The 85TES calls upon a select group of pilots. All have previous experience with an operational, combat-coded, fighter squadron, and most have combat experience. Half are graduates of the prestigious USAF Weapons School. In addition, all are Instructor Pilot qualified. While all are technically “test pilots”, most still think of themselves as fighter pilots on a test assignment. Lt. Col. Shaneyfelt adds, “In fact, my new-guy speech tells them that I want fighter pilots who test rather than test pilots who fly fighters. Perfecting lethality requires my guys to be on their “A” game and at the peak of their proficiency. If they aren’t, then we fail the Combat Air Forces who we support.” After their tour at the 85TES is over, most pilots will return to combat squadrons to pick up where they left off before their tour at Eglin.
Some of the recent test missions performed by the 85TES have involved the new BRU-55 “smart rack” on the F-16, GBU-38 JDAM on the F-16 and F-15E, AIM-9X, improved versions of the AIM-120, and Sniper Advanced Targeting Pod with video downlink. Most of these programs have now reached the field and have seen use in combat, giving a great sense of accomplishment to those in the 85TES that performed the test missions. Currently, the impetus is on testing new software upgrades to the F-16s’ mission computers to increase their capabilities. The latest versions of the software, Operational Flight Program (OFP) version 4.2, 4.3, and 5.1, offer tangible improvements over earlier versions. Lt. Col. Shaneyfelt adds, “We just fielded the latest MMC 4.2. This now gives us the unique capability to hang an HTS pod and Advanced Targeting Pod (ATP) on the same aircraft. Essentially, we can range in an enemy SAM, pass the coordinates to the ATP, then send a 2000 lb. high-explosive crowd pleaser to shut them down.”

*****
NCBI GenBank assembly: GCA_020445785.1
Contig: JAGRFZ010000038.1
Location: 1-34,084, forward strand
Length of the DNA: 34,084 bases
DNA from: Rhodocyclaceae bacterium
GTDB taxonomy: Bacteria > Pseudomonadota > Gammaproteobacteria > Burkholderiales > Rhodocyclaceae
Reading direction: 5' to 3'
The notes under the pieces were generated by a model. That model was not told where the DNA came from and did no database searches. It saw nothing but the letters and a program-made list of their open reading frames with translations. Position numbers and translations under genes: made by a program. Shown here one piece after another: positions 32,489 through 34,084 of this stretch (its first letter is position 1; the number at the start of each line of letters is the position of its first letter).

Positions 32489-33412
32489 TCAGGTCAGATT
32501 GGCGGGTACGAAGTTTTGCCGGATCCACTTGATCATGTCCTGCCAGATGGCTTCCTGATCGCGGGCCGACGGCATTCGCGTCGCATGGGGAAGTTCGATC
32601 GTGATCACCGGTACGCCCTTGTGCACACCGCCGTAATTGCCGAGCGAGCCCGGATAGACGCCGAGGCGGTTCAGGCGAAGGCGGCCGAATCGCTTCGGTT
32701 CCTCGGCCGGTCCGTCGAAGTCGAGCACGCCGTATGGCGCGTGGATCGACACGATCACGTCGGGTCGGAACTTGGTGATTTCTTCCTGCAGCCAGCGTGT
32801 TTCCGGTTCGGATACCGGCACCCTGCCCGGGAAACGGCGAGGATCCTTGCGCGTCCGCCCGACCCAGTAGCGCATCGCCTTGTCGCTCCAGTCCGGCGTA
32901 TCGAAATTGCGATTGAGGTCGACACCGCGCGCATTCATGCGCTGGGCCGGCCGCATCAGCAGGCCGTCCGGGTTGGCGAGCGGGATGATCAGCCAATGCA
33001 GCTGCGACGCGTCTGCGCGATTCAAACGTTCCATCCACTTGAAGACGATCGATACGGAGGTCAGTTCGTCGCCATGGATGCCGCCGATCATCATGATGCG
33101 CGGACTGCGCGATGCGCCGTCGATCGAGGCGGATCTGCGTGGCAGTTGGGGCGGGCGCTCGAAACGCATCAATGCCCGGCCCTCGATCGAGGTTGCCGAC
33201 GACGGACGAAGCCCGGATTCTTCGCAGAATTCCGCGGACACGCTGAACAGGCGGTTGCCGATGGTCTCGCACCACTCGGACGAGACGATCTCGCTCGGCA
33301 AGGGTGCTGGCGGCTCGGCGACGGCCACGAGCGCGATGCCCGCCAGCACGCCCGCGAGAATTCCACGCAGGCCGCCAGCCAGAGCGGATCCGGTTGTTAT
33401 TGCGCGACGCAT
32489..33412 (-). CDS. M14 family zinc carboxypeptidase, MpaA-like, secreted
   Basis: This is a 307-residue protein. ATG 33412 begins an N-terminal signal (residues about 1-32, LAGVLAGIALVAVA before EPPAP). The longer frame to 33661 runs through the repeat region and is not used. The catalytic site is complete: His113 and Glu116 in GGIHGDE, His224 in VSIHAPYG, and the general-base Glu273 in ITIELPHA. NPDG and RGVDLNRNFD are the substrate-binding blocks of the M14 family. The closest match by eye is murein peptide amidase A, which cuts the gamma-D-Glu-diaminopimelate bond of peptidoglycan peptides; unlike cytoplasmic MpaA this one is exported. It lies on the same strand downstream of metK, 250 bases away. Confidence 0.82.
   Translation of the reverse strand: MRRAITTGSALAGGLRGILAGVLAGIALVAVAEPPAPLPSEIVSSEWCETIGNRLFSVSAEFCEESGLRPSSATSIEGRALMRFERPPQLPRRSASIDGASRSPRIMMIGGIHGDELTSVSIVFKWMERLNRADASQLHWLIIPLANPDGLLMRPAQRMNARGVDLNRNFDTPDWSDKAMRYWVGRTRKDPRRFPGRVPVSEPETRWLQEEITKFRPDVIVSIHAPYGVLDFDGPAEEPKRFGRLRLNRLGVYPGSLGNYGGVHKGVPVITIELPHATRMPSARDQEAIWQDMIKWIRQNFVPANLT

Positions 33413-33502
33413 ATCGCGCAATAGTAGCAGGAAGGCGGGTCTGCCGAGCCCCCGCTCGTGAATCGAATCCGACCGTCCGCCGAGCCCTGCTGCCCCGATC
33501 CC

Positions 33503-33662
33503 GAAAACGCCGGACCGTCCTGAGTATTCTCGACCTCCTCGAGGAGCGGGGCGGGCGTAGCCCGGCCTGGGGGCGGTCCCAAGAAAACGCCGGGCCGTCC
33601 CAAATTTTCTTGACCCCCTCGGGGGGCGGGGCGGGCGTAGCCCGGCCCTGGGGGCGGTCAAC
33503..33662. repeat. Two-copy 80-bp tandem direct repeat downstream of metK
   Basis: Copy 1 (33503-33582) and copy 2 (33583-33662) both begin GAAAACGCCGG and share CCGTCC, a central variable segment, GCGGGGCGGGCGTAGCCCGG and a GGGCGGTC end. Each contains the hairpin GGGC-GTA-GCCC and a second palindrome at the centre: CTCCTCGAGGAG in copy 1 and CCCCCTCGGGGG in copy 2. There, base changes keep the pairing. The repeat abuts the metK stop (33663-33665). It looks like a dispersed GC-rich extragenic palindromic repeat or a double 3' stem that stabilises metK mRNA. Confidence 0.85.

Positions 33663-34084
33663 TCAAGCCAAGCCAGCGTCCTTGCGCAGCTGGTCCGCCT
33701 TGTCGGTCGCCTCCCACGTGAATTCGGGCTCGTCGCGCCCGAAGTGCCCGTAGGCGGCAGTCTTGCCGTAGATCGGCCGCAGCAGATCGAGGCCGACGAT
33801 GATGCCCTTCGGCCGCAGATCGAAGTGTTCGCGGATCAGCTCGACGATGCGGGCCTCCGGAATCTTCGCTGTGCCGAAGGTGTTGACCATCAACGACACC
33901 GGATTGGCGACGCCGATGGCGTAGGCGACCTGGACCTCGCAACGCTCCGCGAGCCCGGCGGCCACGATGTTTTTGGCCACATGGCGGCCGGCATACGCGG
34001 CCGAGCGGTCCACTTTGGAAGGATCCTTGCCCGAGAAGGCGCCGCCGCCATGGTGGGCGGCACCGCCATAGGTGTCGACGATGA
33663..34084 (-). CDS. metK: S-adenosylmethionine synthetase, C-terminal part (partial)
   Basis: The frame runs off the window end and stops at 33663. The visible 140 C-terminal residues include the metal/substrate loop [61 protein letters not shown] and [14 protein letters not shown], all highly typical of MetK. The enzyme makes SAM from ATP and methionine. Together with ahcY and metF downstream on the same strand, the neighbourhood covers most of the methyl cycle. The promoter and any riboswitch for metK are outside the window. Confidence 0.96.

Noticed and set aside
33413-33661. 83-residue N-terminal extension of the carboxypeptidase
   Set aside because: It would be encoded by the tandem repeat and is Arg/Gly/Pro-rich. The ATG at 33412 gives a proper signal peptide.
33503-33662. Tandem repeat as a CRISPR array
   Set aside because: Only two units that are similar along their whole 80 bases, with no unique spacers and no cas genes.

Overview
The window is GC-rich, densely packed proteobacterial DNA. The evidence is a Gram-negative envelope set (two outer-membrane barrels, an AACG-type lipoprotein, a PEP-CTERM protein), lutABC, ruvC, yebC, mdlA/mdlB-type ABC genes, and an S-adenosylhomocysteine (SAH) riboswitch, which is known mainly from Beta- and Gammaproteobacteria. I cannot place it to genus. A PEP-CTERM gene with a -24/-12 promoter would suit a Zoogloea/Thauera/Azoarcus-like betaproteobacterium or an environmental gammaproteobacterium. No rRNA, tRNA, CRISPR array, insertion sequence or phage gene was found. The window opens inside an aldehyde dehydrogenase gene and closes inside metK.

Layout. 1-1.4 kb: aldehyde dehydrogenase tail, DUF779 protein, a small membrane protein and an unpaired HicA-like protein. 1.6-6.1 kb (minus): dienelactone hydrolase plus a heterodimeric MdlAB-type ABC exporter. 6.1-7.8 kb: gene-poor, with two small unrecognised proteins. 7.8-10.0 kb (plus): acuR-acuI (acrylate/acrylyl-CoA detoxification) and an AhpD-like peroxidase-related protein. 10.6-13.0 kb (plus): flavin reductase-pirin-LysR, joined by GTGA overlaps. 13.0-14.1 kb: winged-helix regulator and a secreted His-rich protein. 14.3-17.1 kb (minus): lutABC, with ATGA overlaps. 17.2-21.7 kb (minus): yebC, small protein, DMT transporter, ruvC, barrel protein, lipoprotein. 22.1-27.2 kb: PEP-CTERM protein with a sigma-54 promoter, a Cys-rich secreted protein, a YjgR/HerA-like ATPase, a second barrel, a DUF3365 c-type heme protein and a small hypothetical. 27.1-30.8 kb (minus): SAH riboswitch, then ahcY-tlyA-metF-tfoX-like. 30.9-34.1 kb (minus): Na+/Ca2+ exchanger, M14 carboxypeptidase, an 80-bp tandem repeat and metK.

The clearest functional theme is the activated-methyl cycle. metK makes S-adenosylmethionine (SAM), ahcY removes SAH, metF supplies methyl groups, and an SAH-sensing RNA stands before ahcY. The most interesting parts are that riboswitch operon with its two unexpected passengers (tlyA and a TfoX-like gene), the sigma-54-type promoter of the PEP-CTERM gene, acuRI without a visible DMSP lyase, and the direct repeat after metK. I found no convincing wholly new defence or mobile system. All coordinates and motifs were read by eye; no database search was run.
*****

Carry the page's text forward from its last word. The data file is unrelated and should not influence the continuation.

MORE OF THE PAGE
Besides the test mission, 85TES pilots often find themselves in a teaching situation. Other units will occasionally send a pilot or two to the 85TES for instruction on employing the new weapons, software, etc. Recently, B-1 crews from the 53TEG’s 337th Test and Evaluation Squadron from Dyess AFB, Texas, were sent to Eglin to learn the fine art of employing the Sniper targeting pod on their B-1. Similarly, pilots from the Air National Guard/Air Force Reserve Test Center (AATC) recently spent time with the 85TES to train on JHMCS (Joint Helmet-Mounted Cueing System) use.
In addition to the test missions flown at their home base, 85TES pilots will frequently travel to operational squadrons to teach what they’ve learned during the test programs. Lt. Col. Booth explains, “We’ll travel to every operational unit whenever we field a new system, assuming that system requires major changes to their tactics. While we’re there, we’ll give them academics on both how to make the new stuff work correctly, and how to best employ it in combat. We’ll also fly with their instructors to teach them how to teach their squadrons how to use the new stuff.” This sharing of information further ensures that the knowledge gained by the 85TES during test missions is disseminated throughout the USAF.
Despite the recent downsizing of the military, operations at the 85TES are expected to remain constant, if not increase. The USAF will always have a need for testing new equipment. When the need arises, they can count on the 85th Test and Evaluation Squadron to get the job done.
Without the assistance of many, this article would not be possible. I’d like to express my deep gratitude to Lt. Col. Sam “Boomer” Shaneyfelt, Lt. Col. Beau “Ripple” Booth, Lt. Col. Paul “Coma” Villem, MSgt Drew Leonhard, and the entire Skull team. The men and women of the 85th Test and Evaluation Squadron are ultimate professionals excelling at a very demanding job.